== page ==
Please welcome today’s guest, Miriam Joy, and be HER FAN!
Don’t you love Miriam’s name? Just the sound of it makes me joyful. I’ve nicknamed her Motivator Miriam because of her awesome post below. Whenever I have doubts about my writing, or feel unmotivated to write, I’ll think of Miriam and this post. She’s doing what she loves and doing it well. If I were an agent I’d keep my eyes on this girl. She’s got a strong work ethic and a competitive spirit. I love that!
I met Miriam at Teens Can Write, Too! (a great blog for teens) and I instantly loved her voice, so I asked her to share something about writing that could benefit other teen and adult writers on their journey. I hope you’ll be as inspired as I am.
Here’s what she said:
It’s November 2009 and I’ve just told my parents that I’m taking part in National Novel Writing Month.
Look at it from their perspective – I’m at school, I’ve recently taken up Irish dancing, I’ve never written a novel before… it’s bizarre. Oh, and did I mention that it’s November seventh already, and I’m only just starting? They’re pretty sure I’m not going to complete the challenge and I’m agreeing with them, nodding and saying I’m just doing it for fun, so it doesn’t matter if I win or not. Thing is, they don’t get that. They think if it’s pointless, why even bother trying? Why write anything at all that month?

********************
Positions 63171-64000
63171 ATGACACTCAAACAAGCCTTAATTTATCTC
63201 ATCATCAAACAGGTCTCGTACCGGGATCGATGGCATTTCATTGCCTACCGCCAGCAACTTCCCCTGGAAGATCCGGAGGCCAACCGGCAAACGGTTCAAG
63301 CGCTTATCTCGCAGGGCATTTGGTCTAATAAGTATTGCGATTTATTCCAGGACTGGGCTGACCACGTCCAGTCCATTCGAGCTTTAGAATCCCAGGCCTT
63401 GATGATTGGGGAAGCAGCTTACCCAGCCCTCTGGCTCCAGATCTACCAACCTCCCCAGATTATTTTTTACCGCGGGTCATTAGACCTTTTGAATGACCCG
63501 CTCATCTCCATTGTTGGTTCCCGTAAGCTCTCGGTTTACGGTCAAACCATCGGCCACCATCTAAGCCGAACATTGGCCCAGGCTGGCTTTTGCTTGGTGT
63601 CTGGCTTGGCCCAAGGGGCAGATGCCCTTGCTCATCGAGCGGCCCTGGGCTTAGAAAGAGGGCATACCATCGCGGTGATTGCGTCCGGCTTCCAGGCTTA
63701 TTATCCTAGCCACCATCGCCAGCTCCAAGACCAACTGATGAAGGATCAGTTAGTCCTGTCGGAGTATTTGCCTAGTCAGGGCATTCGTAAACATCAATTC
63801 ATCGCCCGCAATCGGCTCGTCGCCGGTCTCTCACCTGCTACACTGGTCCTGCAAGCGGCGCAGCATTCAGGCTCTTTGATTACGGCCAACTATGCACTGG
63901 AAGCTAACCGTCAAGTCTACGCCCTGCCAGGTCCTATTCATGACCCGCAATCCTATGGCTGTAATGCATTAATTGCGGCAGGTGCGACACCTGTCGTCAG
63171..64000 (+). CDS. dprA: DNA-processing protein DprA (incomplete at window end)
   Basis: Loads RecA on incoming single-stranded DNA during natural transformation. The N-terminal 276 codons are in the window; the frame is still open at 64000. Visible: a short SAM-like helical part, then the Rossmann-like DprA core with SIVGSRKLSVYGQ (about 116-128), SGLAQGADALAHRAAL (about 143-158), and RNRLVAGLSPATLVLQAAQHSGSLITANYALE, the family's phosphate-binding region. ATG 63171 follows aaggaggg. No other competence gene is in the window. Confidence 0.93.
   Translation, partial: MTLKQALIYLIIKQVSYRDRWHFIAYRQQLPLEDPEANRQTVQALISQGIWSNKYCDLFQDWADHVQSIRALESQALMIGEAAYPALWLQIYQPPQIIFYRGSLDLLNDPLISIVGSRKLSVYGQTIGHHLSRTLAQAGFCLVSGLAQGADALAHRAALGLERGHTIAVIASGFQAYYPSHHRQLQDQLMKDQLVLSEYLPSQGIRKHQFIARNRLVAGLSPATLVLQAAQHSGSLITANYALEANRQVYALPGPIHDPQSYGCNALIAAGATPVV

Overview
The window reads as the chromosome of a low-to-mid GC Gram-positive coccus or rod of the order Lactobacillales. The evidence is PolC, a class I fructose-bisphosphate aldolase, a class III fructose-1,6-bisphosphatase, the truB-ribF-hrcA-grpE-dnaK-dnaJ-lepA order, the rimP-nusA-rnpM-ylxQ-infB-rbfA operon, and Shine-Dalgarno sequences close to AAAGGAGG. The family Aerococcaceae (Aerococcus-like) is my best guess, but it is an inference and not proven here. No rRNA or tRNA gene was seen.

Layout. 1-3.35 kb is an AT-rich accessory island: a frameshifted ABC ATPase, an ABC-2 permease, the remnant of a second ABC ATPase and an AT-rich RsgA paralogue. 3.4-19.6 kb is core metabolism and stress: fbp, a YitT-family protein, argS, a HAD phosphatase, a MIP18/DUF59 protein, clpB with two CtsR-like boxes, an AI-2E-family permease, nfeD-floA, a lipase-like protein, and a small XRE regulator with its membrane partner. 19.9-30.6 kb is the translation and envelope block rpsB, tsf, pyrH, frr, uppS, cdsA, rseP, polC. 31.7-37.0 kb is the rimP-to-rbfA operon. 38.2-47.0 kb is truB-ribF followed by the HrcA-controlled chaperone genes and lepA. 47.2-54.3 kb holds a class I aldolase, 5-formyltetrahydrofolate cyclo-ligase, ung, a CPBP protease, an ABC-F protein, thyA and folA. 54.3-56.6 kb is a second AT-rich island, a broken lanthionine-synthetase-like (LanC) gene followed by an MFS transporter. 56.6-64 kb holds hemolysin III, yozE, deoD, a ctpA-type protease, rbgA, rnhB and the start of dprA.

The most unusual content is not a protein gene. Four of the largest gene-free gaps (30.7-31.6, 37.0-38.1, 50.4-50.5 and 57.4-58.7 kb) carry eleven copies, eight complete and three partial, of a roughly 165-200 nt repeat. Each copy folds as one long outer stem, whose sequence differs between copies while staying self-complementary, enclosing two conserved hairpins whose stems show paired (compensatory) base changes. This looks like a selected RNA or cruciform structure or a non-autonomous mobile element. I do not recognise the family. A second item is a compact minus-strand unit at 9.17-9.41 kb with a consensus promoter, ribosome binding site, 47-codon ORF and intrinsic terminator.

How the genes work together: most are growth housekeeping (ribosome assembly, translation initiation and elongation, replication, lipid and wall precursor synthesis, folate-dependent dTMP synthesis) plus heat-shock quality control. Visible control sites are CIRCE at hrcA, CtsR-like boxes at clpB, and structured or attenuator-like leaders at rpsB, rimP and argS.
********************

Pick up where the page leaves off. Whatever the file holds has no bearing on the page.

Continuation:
I completed my first 50k novel in 15 days. To prove them wrong. Because they said I couldn’t do it and I didn’t bother to argue with them until I had proof that perhaps I could – and there was only one thing that would prove it.
And then, as time has passed, they’ve realized that yeah, I can write pretty fast. And they know I prioritize my writing and dedicate my spare time to it – when I’m not playing music, dancing, or doing archery. But, my mum’s a career advisor. So, when I tell her I want to be a writer, she thinks of the potential money I’d earn and she says, “I think you need a back-up plan.”
And again, that’s fair enough.
But I don’t see it like that. I see that as a challenge. Yes, I’ll have a back-up plan (archery coordinator on movie sets? Sign me up!), but I will do whatever I can to make Plan A work out for me. If you tell me it won’t work or that I need to be practical, I will go out of my way to prove to you that ‘practical’ doesn’t necessarily mean giving up on your dreams.
There’s a song I love by Frank Turner, and it has some brilliant lyrics. It says:
Oh maturity’s a wrapped up package deal so it seems
And ditching teenage fantasy means ditching all your dreams
All your friends and peers and family solemnly tell you you will
Have to grow up be an adult yeah be bored and unfulfilled
Oh when no one’s yet explained to me exactly what’s so great
About slaving 50 years away on something that you hate,
about meekly shuffling down the path of mediocrity
Well if that’s your road then take it but it’s not the road for me
I feel like that song gets me. That’s exactly what I think. WHY should I get a job just for the money, to survive, because that’s how the system works? Why shouldn’t I be able to enjoy myself and do something I really love?